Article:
IRS Levy

What can you do if the IRS wants to seize your property to pay off your tax debt? If you have found yourself in this situation, you most likely have been ignoring the IRS' phone calls and letters or you have challenged the IRS' assessment of your tax debts. Whatever your case may be, the following options may be able to buy you enough time so that you can gather together the cash you need to make some payments on your debt.

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Every taxpayer should know about IRS paycheck levies. This is more so if you are presently contending with the IRS over your tax debts. According to current laws, the IRS can take up to 75 percent of your salary. The IRS will only allow you the amount of money you need for bare necessities like food and shelter every month. If you want to avoid this state of affairs all together, follow the tips below.

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Can the IRS locate your bank accounts legally and without your approval? The answer is yes if it is for the purpose of getting back the money you owe in taxes. They can put a levy on your bank accounts until your taxes are paid up. This is just one of the strong arm tactics the IRS may use to get you to pay up. But how do they identify your bank?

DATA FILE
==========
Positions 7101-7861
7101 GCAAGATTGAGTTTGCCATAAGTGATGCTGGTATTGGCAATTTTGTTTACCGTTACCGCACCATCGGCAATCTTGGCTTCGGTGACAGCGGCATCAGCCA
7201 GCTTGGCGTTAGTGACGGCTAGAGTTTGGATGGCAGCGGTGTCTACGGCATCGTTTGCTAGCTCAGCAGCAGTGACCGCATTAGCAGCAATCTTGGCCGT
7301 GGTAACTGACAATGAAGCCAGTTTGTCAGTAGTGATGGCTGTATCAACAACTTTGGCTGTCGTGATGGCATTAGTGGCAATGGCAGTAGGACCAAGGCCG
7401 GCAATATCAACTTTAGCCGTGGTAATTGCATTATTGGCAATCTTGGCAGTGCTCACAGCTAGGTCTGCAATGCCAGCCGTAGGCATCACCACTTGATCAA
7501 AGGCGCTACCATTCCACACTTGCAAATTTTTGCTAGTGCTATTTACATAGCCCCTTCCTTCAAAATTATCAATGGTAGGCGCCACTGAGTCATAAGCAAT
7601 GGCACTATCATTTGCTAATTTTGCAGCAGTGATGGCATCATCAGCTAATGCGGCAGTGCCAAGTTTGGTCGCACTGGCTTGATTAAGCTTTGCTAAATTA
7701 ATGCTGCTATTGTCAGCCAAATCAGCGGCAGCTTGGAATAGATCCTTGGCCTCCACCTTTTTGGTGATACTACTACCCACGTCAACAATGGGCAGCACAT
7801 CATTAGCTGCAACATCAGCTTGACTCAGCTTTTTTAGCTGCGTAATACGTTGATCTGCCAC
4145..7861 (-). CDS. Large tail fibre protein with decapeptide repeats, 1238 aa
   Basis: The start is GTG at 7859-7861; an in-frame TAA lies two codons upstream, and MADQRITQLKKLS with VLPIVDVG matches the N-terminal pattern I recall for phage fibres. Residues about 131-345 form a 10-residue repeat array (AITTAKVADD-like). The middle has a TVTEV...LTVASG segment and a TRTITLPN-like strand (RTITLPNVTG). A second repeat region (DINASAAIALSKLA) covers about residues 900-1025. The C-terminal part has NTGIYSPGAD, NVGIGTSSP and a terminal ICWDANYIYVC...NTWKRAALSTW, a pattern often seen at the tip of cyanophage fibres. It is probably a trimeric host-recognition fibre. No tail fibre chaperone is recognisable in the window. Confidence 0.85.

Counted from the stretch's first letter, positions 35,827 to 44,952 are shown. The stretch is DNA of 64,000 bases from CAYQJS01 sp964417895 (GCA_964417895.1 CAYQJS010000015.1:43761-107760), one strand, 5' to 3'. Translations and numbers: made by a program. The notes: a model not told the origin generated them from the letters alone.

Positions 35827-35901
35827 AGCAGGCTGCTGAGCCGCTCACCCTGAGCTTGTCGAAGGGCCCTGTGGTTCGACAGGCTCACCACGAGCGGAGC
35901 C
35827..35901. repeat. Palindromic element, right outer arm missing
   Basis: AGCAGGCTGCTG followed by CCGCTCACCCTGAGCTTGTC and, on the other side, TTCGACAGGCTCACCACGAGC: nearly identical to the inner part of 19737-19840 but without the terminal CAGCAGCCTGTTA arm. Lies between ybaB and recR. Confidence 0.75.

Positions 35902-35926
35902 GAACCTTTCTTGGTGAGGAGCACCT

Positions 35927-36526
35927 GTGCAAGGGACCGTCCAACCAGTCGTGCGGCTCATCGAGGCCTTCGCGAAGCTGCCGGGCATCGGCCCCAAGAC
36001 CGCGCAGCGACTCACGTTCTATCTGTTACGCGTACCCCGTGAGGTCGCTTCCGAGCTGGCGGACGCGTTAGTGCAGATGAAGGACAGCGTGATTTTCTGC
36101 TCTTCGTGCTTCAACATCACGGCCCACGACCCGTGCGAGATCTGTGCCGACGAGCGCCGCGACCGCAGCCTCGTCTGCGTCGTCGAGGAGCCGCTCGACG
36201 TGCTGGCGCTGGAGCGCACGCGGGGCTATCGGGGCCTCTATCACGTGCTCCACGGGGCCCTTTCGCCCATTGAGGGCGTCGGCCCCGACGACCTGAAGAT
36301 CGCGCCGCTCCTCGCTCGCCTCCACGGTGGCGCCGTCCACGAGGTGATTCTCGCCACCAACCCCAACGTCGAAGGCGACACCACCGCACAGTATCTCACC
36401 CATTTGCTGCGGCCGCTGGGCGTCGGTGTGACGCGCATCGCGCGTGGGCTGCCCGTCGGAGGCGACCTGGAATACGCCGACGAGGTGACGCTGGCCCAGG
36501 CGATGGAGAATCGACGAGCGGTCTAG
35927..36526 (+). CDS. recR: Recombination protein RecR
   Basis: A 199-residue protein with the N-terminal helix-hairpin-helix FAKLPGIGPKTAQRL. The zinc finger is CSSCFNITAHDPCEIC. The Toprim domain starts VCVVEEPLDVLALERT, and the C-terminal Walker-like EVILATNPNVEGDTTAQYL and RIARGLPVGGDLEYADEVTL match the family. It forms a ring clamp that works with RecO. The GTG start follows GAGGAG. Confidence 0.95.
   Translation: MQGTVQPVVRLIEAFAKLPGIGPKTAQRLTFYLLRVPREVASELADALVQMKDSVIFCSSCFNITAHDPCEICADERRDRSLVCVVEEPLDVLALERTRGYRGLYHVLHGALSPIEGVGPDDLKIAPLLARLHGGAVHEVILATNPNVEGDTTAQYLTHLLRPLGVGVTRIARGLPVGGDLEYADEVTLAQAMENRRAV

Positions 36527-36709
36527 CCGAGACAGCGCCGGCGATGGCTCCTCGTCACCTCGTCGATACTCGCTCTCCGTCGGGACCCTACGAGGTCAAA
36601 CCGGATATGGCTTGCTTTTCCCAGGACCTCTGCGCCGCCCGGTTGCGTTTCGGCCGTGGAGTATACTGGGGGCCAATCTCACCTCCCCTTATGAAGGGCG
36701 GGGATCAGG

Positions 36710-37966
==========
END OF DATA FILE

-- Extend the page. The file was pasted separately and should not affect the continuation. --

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Because creditors collect payments directly from paychecks, salary garnishment is a tough situation for people in debt. For a number of reasons, people can get their wages garnished.

First, wage garnishment happens after a verdict has been arrived at against a defendant. The defendant's paycheck is garnished as a result. This means that money is directly taken from the paycheck (or other source of income) to be paid to the creditor or plaintiff. Here are some typical reasons that wages are garnished:

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Your employer has no choice but to directly give a part of your paycheck to the Internal Revenue Service if he gets a notification that you are under a wage garnishment. It's definitely as terrible as it seems since you'll never see that money.

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